Asia Bibi’s case demonstrates how the confluence of public opinion, the judicial system, and law in Pakistan have created a harsh regime of blasphemy cases. These cases have all “nurtured a culture of intolerance and extremism and [have] resulted in serious violations of the rights of religious minorities.”[36] Public opinion is enough in contemporary Pakistani society not only to influence the rigorousness of a legal defense for blasphemy, but also to create a high parallel probability for injury through extrajudicial punishment. The ultimate question is how in turn, to create the conditions for a legal system that can operate independently from public opinion to provide justice for those that come under its jurisdiction.

[1] See Javaid Rehman, Accommodating Religious Identities in an Islamic State: International Law, Freedom of Religion and the Rights of Religious Minorities, 7 Int’l. J. on Minority & Group Rts. 139, 143-44 (2000).

[2] See Riaz Hassan, Expressions of Religiosity and Blasphemy in Modern Societies, 35 Asian J. of Soc. Sci. 111, 115 (2007); see also Amalendu Misra, Life in Brackets, Minority Christians and Hegemonic Violence in Pakistan, 22 Int’l. J. on Minority & Group Rts. 157, 160 (2015).; see also Rehman, supra note 1, at 139, 156.

[3] See Misra, supra note 2, at 157, 160.

[4] See Hassan, supra note 2, at 111, 116.

[5] See Pakistan Const. art. 203(d), cl. 3(b); see also id.

[6] Pakistan Const. art. 203(d), cl. 3(b).

[7] Mst. Asia Bibi v. the State & another, (2010) HCJD/C-21 (Lahore High Court) (Pak.), at ¶12.

[8] Mst. Asia Bibi v. the State & another, at ¶12.

[9] Mst. Asia Bibi v. the State & another, at ¶6.

[10] See Mst. Asia Bibi v. the State & another.

[11] Mst. Asia Bibi v. the State & another, at ¶6.

[12] Mst. Asia Bibi v. the State & another, at ¶12.

[13] Mst. Asia Bibi v. the State & another, at ¶12.

[14] Mst. Asia Bibi v. the State & another, at ¶12.

[15] See Paul Marshall & Nina Shea, Silenced: How Apostasy and Blasphemy Codes are Choking Freedom Worldwide 86 (2011).

[16] Id.

[17] Use of Derogatory Remarks, etc., in Respect of the Holy Prophet §295-C, Pak. Penal Code (XLV of 1860) (Pak.).

[18] See Marshall & Shea, supra note 15, at 86; see also Sangh Mittra & Bachchan Kumar, Encyclopedia of Women in South Asia (Pakistan) 139 (2004); see also Bina Shah, The Fate of Feminism in Pakistan, N.Y. Times (Aug. 20, 2014),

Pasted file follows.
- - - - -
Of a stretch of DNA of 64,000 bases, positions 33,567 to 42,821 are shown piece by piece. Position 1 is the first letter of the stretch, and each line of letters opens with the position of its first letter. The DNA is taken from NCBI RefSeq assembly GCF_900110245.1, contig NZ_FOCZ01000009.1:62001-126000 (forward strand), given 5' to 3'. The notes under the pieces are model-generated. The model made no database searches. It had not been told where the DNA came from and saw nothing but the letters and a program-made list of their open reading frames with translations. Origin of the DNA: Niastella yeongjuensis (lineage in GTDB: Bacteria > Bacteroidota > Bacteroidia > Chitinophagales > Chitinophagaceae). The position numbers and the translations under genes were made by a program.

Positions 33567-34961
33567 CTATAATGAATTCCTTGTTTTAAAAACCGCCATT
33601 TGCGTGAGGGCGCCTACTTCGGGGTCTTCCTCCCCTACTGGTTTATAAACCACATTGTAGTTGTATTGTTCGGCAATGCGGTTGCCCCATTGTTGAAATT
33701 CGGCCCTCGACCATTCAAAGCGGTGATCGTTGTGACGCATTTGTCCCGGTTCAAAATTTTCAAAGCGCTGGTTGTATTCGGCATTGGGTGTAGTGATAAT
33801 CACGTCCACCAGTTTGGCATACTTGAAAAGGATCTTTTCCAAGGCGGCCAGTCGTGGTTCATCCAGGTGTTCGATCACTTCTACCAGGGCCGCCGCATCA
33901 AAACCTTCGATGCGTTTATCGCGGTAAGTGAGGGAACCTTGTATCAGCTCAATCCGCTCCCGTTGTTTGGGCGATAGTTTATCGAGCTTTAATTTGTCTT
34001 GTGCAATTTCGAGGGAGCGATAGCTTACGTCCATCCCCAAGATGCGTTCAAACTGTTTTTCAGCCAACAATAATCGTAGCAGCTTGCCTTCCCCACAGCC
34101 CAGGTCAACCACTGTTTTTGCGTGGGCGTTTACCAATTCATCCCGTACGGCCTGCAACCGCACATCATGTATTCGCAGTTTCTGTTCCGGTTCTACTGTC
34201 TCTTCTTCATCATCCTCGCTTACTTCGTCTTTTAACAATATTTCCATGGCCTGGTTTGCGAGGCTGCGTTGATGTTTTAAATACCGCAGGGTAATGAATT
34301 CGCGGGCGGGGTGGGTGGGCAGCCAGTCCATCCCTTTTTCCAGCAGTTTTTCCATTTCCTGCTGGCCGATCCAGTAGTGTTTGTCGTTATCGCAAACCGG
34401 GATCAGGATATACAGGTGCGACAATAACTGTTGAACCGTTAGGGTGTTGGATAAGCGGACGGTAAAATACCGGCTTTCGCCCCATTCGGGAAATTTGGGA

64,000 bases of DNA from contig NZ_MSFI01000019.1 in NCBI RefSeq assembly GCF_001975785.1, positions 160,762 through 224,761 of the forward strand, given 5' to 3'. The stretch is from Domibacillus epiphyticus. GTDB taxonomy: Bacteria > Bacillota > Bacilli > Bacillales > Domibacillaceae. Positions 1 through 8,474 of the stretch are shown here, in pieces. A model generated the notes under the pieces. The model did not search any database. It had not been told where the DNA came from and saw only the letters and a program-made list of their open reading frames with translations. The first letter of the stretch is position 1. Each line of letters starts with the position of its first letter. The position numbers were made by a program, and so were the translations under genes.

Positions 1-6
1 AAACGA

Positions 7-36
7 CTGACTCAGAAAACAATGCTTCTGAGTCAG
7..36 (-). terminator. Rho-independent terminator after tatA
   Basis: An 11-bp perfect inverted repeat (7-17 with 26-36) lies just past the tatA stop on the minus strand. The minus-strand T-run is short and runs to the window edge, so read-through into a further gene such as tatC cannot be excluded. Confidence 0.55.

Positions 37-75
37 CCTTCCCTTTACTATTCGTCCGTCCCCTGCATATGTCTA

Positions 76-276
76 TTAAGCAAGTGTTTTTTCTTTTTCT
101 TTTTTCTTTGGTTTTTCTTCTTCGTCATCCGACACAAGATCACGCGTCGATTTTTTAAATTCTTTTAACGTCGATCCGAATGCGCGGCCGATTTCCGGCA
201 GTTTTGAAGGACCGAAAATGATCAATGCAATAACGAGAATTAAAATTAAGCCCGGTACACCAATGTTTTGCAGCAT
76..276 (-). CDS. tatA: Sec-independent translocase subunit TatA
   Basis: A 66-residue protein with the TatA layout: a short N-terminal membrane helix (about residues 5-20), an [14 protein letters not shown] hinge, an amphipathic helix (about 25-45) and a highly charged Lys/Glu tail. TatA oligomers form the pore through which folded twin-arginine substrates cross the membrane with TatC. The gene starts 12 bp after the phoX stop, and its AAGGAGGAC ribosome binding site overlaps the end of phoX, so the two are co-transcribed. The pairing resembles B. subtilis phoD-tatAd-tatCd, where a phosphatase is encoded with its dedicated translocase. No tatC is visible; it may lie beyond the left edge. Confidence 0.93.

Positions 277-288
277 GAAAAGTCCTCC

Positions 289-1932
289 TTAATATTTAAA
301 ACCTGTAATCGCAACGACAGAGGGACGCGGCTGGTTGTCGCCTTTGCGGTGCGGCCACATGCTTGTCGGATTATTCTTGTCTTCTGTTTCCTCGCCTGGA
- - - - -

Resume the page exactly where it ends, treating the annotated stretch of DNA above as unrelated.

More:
[19] See Amalendu Misra, Life in Brackets, Minority Christians and Hegemonic Violence in Pakistan, 22 Int’l. J. on Minority & Group Rts. 157, 159 (2015).

[20] See Neha Sahgal, In Pakistan, Most Say Ahmadis Are Not Muslim, Pew Research Center (Sep. 10, 2013),

[21] See Marshall & Shea, supra note 15, at 87.

[22] See Pakistan, CIA World Factbook (Sep. 27, 2017),

[23] U.S. Department of State, International Religious Freedom Report: Pakistan, (2006).

[24] Marshall & Shea, supra note 15, at 88.

[25] See Blasphemy in Pakistan Bad-Mouthing, Economist (Nov. 27, 2014),

[26] See Asia Bibi: Pakistan Supreme Court Adjourns Death Row Appeal, BBC News (Oct. 13, 2016),

[27] See The Guardian View on Blasphemy in Pakistan: A Dark Moment for Religious Freedom Approaches, Guardian (Oct. 12, 2016),

[28] See id.

[29] See Marshall & Shea, supra note 15, at 88.

[30] Id.see also Petr Topychkanov, Pakistan’s Minorities under the Shadow of Fear, Carnegie Moscow Center (Nov. 11, 2014),

[31] See Shaheryar Gill, Christian Mom Asia Bibi’s Final Appeal of Death Sentence for her Faith Set to be Heard in Just Days, Am. Ctr. L. Just. (Oct. 2016),

[32] See Blasphemy: What you Need to Know about Asia Bibi’s Trial, Dawn (Oct. 13, 2016),

[33] See Asia Bibi’s Appeal Against Death Penalty – A Test Case for Pakistan, Deutsche Welle (Oct. 12, 2016),; see also Jordan Sekulow, Breaking: Pakistan’s Supreme Court Postpones Christian Mom Asia Bibi’s Appeal Hearing, Am. Ctr. L. Just. (Oct. 2016),

[34] See Pakistan Delays Asia Bibi Blasphemy Appeal, Al Jazeera (Oct. 13, 2016),

[35] See id.

[36] Rehman, supra note 1, at 139, 156.